Authoritarian Inheritance and Conservative Party-Building in Latin America
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CitationLoxton, James Ivor. 2014. Authoritarian Inheritance and Conservative Party-Building in Latin America. Doctoral dissertation, Harvard University.
AbstractBeginning in the late 1970s, with the onset of the third wave of democratization, a host of new conservative parties emerged in Latin America. The trajectories of these parties varied tremendously. While some went on to enjoy long-term electoral success, others failed to take root. The most successful new conservative parties all shared a surprising characteristic: they had deep roots in former dictatorships. They were "authoritarian successor parties," or parties founded by high-level incumbents of authoritarian regimes that continue to operate after a transition to democracy. What explains variation in conservative party-building outcomes in Latin America since the onset of the third wave, and why were the most successful new conservative parties also authoritarian successor parties?
This study answers these questions by developing a theory of "authoritarian inheritance." It argues that, paradoxically, close links to former dictatorships may, under some circumstances, be the key to party-building success. This is because authoritarian successor parties sometimes inherit resources from the old regime that are useful under democracy. The study examines five potential resources: party brand, territorial organization, clientelistic networks, business connections and a source of cohesion rooted in a history of joint struggle. New conservative parties that lack such inheritance face a more daunting task. Such parties may have better democratic credentials, but they are likely to have worse democratic prospects.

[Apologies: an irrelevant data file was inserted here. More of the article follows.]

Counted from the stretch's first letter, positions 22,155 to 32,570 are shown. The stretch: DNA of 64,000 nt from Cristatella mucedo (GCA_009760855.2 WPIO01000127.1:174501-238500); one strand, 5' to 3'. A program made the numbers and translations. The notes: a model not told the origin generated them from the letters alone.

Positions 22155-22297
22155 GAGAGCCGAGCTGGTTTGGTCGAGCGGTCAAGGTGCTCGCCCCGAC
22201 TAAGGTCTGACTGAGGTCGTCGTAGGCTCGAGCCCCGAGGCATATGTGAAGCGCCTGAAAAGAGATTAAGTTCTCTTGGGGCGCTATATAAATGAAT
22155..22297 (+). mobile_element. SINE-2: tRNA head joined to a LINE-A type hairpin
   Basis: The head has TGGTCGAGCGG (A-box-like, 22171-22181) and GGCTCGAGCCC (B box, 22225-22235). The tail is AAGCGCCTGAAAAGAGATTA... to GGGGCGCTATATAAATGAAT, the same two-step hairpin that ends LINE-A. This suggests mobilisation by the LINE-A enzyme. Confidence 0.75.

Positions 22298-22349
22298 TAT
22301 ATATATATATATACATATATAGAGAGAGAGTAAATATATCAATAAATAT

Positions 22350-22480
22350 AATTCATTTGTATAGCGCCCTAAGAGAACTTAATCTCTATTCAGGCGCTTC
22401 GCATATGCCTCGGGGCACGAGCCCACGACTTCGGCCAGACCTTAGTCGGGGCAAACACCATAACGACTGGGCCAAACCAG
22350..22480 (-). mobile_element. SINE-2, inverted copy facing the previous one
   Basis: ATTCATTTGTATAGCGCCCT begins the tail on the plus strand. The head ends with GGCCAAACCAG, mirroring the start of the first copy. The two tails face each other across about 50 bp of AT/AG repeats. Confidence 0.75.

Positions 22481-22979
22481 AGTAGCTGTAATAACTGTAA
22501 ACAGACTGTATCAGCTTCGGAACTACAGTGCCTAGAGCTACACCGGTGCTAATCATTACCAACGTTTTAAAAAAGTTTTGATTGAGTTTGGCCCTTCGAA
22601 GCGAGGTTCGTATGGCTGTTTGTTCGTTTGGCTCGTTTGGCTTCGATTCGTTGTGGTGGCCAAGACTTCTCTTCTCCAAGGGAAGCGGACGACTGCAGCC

This argument is developed through an analysis of four parties: Chile's Independent Democratic Union (UDI), Argentina's Union of the Democratic Center (UCEDE), El Salvador's Nationalist Republican Alliance (ARENA) and Guatemala's Party of National Advancement (PAN). Drawing on interview and archival data gathered during 15 months of fieldwork in five countries, this study contributes to three literatures. First, as the first book-length comparison of conservative parties in Latin America, it contributes to the literature on Latin American politics. Second, by developing a new theory of how successful new parties may emerge--the theory of authoritarian inheritance--it contributes to the literature on party-building. Third, by developing the concept of authoritarian successor parties, it sheds light on a common but underappreciated vestige of authoritarian rule and, in this way, contributes to the literature on regimes.
Citable link to this pagehttp://nrs.harvard.edu/urn-3:HUL.InstRepos:13070023
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